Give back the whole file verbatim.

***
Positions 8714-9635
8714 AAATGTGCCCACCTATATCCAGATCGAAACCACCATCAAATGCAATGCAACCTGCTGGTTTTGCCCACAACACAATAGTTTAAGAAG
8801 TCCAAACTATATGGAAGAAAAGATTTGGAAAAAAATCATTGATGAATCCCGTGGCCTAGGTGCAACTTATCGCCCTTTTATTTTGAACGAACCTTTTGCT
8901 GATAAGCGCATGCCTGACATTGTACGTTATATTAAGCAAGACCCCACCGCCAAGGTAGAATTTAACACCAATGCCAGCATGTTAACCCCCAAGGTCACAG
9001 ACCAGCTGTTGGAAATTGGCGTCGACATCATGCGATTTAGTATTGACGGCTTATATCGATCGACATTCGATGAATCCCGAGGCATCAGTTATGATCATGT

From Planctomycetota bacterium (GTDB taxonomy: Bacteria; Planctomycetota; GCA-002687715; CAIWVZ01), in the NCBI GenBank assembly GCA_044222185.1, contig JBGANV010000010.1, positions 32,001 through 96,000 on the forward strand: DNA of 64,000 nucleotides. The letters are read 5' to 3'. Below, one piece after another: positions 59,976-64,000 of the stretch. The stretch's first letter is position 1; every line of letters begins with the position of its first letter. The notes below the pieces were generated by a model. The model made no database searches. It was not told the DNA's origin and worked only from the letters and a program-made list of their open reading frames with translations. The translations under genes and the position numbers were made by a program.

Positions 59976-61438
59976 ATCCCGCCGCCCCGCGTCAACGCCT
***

Positions 8714-9635
8714 AAATGTGCCCACCTATATCCAGATCGAAACCACCATCAAATGCAATGCAACCTGCTGGTTTTGCCCACAACACAATAGTTTAAGAAG
8801 TCCAAACTATATGGAAGAAAAGATTTGGAAAAAAATCATTGATGAATCCCGTGGCCTAGGTGCAACTTATCGCCCTTTTATTTTGAACGAACCTTTTGCT
8901 GATAAGCGCATGCCTGACATTGTACGTTATATTAAGCAAGACCCCACCGCCAAGGTAGAATTTAACACCAATGCCAGCATGTTAACCCCCAAGGTCACAG
9001 ACCAGCTGTTGGAAATTGGCGTCGACATCATGCGATTTAGTATTGACGGCTTATATCGATCGACATTCGATGAATCCCGAGGCATCAGTTATGATCATGT

From Planctomycetota bacterium (GTDB taxonomy: Bacteria; Planctomycetota; GCA-002687715; CAIWVZ01), in the NCBI GenBank assembly GCA_044222185.1, contig JBGANV010000010.1, positions 32,001 through 96,000 on the forward strand: DNA of 64,000 nucleotides. The letters are read 5' to 3'. Below, one piece after another: positions 59,976-64,000 of the stretch. The stretch's first letter is position 1; every line of letters begins with the position of its first letter. The notes below the pieces were generated by a model. The model made no database searches. It was not told the DNA's origin and worked only from the letters and a program-made list of their open reading frames with translations. The translations under genes and the position numbers were made by a program.

Positions 59976-61438
59976 ATCCCGCCGCCCCGCGTCAACGCCT